Sunday, 26 October 2008 11:09

River Bushwillow

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Combretum erythrophyllum Combretum erythrophyllum WikiMedia Commons User JMK

Where to find it:

The Combretum erythrophyllum occurs naturally at stream or river banks and also grows successfully further away from these moist areas. You may find the River Bushwillow planted near a dam or water reservoir on your property. Look out for Heron or Cormorant who may be seen at your dam and observe if they utilise this tree, as they are known to breed in it.

Its Shape:

Is generally a single-stemmed tree that often has a crooked trunk. It is a low branching shade tree that spreads to form a densely leafed thick canopy/crown. The leaves are a dark shiny green when mature, differing from the young leaves that are a lighter green. Average Height 10mt and spread width 13mt. The River Bushwillow is deciduous, losing its red coloured leaves in autumn.

Trunk and Bark:

The trunk is generally a greyish-brown colour and often has irregular patches of bark which have flaked off and then reveal an apricot colour on the underbark. Large swellings (lumpy areas) sometimes occur on older tree trunks and their main branches.

Flowers and Fruit:

Once the new leaves have appeared (August to November), the flowers follow – these are small greenish-yellow flower-spikes round in shape and lightly scented. The flowers attract a variety of insects and butterflies.
A typical Bushwillow four-winged fruit then follows – they begin to ripen from their green colour through to a light brown from about January. Watch out for Pied Barbets that will frequent the tree to feast on the seeds.
As part of the ‘food chain’, Wasps will come to the fruit and lay their eggs through the walls of the fruit, and their larvae in turn, will feed on the seeds inside the fruit. The Southern Black Tit plays its part in the ‘food chain’ by coming to this tree and instinctively tapping the fruit to check if there are larvae inside. If there are, this bird will open the fruit and eat the larvae!
At the larger end of the ‘food chain’, the leaves of the River Bushwillow are browsed by giraffe, elephant, bushbuck and nyala.

“The giving tree”:

And at the top of the ‘food chain’ are human beings who cut the tree down and use the wood as an all-purpose timber for making furniture, construction beams and even cattle-troughs. The fruit bunches are also used in flower arrangements. The gum that is extracted from the stem is used as a varnish and for tanning. The roots yield a rich brown dye. The River Bushwillow is still used in traditional medicine.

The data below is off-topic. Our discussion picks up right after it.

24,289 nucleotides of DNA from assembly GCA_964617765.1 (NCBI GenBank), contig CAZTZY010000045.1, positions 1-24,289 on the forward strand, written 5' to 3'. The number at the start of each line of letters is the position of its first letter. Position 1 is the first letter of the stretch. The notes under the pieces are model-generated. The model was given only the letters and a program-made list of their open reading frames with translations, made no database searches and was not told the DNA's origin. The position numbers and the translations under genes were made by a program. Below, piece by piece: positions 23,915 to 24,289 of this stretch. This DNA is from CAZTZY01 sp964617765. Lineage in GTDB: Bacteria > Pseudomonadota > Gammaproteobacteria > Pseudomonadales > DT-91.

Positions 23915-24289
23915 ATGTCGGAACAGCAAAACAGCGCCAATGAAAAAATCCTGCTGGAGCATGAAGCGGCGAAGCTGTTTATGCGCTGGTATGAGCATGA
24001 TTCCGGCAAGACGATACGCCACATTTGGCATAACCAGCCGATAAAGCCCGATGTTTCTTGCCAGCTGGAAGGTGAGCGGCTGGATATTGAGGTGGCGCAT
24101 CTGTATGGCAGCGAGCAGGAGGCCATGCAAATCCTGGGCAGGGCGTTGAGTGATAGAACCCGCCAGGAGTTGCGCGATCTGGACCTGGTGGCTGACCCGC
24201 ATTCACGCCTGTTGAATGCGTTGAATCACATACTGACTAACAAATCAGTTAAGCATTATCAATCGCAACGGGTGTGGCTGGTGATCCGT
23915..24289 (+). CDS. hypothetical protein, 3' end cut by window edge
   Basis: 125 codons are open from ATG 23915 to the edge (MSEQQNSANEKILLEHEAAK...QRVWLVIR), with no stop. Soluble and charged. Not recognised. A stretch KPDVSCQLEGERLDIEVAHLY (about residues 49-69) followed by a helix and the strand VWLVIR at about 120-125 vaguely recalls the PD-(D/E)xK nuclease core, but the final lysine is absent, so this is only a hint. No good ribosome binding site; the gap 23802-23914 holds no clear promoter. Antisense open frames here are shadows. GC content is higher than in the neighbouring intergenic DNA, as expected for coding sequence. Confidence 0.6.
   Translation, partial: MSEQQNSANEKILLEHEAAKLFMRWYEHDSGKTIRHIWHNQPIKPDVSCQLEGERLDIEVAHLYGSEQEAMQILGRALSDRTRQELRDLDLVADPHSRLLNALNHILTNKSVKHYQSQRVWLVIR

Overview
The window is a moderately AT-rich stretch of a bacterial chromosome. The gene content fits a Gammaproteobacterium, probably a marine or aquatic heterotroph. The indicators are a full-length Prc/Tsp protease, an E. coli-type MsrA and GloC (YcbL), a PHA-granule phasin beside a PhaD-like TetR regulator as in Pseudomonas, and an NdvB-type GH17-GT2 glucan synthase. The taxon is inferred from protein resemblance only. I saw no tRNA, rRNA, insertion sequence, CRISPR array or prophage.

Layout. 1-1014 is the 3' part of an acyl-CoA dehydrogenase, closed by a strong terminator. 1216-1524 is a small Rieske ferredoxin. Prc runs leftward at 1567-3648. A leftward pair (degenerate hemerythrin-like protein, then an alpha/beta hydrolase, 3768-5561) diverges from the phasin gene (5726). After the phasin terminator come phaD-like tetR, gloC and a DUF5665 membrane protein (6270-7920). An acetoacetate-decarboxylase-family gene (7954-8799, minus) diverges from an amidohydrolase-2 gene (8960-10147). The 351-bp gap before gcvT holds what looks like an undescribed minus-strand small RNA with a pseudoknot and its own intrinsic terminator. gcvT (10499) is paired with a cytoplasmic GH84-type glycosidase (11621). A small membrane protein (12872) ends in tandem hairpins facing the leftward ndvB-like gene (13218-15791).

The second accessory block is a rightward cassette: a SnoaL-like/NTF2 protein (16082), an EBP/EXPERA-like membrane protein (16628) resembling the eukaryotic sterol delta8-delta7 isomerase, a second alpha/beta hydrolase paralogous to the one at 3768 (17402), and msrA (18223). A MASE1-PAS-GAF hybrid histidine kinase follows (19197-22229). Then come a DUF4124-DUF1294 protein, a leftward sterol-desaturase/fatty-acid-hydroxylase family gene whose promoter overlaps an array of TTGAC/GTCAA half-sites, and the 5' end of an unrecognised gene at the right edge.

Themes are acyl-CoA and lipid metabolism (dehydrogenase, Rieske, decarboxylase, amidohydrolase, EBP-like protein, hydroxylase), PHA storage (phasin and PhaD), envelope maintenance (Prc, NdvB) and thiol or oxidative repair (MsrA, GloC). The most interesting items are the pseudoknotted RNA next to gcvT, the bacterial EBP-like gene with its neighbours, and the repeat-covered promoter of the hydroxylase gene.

The future:

If you don’t find this tree on your property consider growing one. It is a fast growing tree, drought and frost resistant and if planted in good soil in a sunny position and well watered, it could grow 5 metres in three years.
Consider too that you will be providing food opportunities for insects, Pied Barbet, Southern Black Tit, antelope as well as nesting and breeding environments for Heron and Cormorant.
Wouldn’t it be rewarding to contribute to maintaining the tree diversity within the Magaliesberg mountain range by planting a Combretum Erythrophyllum?
The Committee is interested in hearing from members whether they have this tree growing on their property or whether they would like to plant one. What birds have you seen coming to this tree? Which butterflies have you noticed?
Contact This email address is being protected from spambots. You need JavaScript enabled to view it. at email address 
Pitta Joffe. 2001. Creative gardening with Indigenous Plants.
Val Thomas & Rina Grant. 1998. SAPPI Tree Spotting Highveld and the Drakensberg.
Joan van Gogh & John Anderson. 1988. Trees & Shrubs of the Witwatersrand, Magaliesberg and Pilanesberg.
Braam van Wyk & Piet van Wyk. 1997. Field Guide to Trees of Southern Africa.


Read 1536 times Last modified on Monday, 28 September 2015 03:51